Biomedicine

Eating According to Your Genome

The emerging field of nutrigenomics is starting to yield some DNA-based diet tips, says nutrition scientist Jose Ordovas.

If you knew that you were especially susceptible to heart disease when you gained weight, would it increase your motivation to diet? How much would you be willing to pay to find out if you are one of the lucky people who can eat as much fat as you want and not have an increased risk of heart disease? Such tests are the goal of nutrigenomics, which seeks to identify the links between nutrition and disease based on an individual’s genome (See “Your Genomic Diet”, August 2005).

While the field is still too young to offer personal dietary advice for the average consumer, research has uncovered links among genes, diet, and heart disease. Jose Ordovas, director of the Nutrition and Genomics Laboratory at Tufts University, has spent years studying the link between metabolism of dietary fats and risk of cardiovascular disease. After analyzing data from the Framingham Heart Study, a large-scale study that has traced the health of some 5,000 people since 1948, his team has found that certain genetic variants can protect people from diet-induced cardiovascular disease–or put them at increased risk. Ordovas spoke with Technology Review about his research and the future of the field.

TR: Why is nutrigenomics important?

JO: Everybody knows that some people can smoke and live a long life or eat little and still gain weight. But we don’t know in advance who these people are. If we did know, these people could be educated to try to avoid the health concerns that could hit later in life. [Nutrigenomics] offers the potential to understand the relationship between food and our health on an individual level.

TR: You have found a striking link between genetic variations in a gene known as apolipoprotein E, or APOE, and risk factors for heart disease, but only under certain dietary conditions.

JO: People with a certain variation, known as APOE e4, are born with a predisposition to heart disease. For these people, a high-fat diet, smoking, or a high BMI [body-mass index] is very bad. For example, they have higher blood glucose levels, a risk factor for heart disease, but only if they have a body-mass index over 30, which is considered obese.

But these people also respond much better to a low-fat, low-cholesterol diet. So they are the ones who should really follow dietary guidelines. If you want to select people for behavior modification, these are the people to start with.

TR: Can people get tested for their APOE variant?

JO: That’s a tricky situation. If you have the APOE e4 variant, you’re at increased risk for heart disease, which you can do something about. But you also have a higher risk for dementia, which we don’t know if you can do anything about. So there are legal and ethical issues associated with testing.

TR: One of the current nutrition debates is over the benefits of omega-3 fatty acids–different studies have produced conflicting results regarding omega-3’s ability to protect against heart disease. Can nutrigenomics help sort this out?

JO: We have found that some people are more susceptible to the negative effects of omega-6 [a related fatty acid] than others. Those with a certain variant in the apolipoprotein A, or APOA, gene show a rise in triglycerides, a risk factor for cardiovascular disease, when they eat a diet high in omega-6. In these cases, the protective effect of omega-3 may be overwhelmed by overconsumption of omega-6.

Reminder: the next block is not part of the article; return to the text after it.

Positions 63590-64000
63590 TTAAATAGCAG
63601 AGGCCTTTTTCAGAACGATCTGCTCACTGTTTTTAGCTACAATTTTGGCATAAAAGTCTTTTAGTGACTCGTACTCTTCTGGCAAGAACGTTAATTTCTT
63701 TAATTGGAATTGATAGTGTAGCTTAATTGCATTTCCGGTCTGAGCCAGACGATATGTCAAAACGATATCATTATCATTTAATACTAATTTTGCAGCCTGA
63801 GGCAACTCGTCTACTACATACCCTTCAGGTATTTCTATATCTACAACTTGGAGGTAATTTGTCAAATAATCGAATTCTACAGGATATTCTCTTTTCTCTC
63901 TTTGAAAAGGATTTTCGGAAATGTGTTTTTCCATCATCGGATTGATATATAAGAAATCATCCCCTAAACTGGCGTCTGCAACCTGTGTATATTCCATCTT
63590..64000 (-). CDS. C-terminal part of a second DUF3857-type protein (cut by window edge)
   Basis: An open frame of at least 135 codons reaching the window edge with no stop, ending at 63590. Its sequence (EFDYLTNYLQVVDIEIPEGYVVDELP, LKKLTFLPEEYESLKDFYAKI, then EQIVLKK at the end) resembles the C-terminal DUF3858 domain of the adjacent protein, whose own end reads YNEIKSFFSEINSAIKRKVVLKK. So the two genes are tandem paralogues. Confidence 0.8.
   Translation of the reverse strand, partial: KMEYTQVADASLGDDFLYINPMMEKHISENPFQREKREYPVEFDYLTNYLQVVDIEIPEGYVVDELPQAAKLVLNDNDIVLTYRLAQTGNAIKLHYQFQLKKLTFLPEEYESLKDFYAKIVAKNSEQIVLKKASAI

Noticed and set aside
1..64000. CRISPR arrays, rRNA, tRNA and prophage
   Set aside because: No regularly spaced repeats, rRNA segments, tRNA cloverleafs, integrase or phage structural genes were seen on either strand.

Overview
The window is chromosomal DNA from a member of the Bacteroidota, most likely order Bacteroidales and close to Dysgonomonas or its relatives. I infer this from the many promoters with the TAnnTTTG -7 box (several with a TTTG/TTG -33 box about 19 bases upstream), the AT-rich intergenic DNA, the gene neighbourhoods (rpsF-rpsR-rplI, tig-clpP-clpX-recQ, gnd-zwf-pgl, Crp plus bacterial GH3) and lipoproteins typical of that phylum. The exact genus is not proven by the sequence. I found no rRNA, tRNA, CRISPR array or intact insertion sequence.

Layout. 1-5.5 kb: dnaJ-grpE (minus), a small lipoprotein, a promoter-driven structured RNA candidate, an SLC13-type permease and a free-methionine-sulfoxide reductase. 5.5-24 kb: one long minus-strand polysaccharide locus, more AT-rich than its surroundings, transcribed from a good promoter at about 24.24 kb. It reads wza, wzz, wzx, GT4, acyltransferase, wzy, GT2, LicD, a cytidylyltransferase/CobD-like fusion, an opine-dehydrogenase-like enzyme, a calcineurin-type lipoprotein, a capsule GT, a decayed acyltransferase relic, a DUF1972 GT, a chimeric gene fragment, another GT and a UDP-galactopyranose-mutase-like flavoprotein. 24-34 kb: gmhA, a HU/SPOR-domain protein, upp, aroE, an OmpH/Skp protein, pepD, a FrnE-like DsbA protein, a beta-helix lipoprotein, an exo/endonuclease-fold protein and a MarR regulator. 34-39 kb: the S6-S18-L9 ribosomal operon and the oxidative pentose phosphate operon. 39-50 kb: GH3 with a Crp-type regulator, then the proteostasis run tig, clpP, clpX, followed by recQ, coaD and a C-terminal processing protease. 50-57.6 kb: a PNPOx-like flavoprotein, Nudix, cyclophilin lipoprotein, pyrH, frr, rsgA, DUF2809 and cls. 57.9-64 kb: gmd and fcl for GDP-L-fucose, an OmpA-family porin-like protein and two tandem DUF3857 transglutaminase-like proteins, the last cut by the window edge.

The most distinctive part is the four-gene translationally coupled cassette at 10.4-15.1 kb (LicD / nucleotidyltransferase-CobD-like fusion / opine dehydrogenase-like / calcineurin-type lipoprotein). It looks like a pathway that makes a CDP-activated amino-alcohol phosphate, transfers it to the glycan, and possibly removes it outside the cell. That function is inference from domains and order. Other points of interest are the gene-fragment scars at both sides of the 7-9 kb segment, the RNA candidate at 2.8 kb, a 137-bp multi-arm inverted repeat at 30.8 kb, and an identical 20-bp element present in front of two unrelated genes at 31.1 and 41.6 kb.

This allele is much more common in Asia, and those who have it are more susceptible to the effect of omega-6 consumption. That may explain the rising rates of cardiovascular disease in Asian populations.

TR: What are the major hurdles in identifying how our genes affect our body’s response to food?

JO: There are so many combinations of genes and environmental factors, you need huge populations to study. Most studies in the field are underpowered. We’ve done studies with 5,000 people, but that’s just not enough. We need to do studies on the order of 100,000 people to take into account all the different factors.

We also need better statistical tools. Currently, we are borrowing analysis tools from situations that are much simpler, such as Medelian genetics, where a single gene leads to a certain phenotype. But applying those methods to huge networks of interactions is just not feasible.

TR: Is the nutrigenomics community using new genetic tools, such as the large gene chips that can detect 500,000 genetic variations in a single experiment?

JO: Yes, those chips do help to accumulate data. But because we need to run thousands of subjects, the cost is still prohibitive.

TR: A few consumer nutrigenomics tests are already on the market. What do you think of them?

JO: These tests may point people in the right direction, but they are not by far a final answer. Their worth also depends on the feedback the consumer gets. If the test is accompanied by prudent recommendations on diet and does not make snake-oil promises, then they probably don’t have much potential to harm. And they may even have some benefit. One study found that people who took the test and went to a dietician did better than people who just went to a dietician. I think it’s the placebo effect. People will pay better attention because they feel they are getting advice that is just for them.

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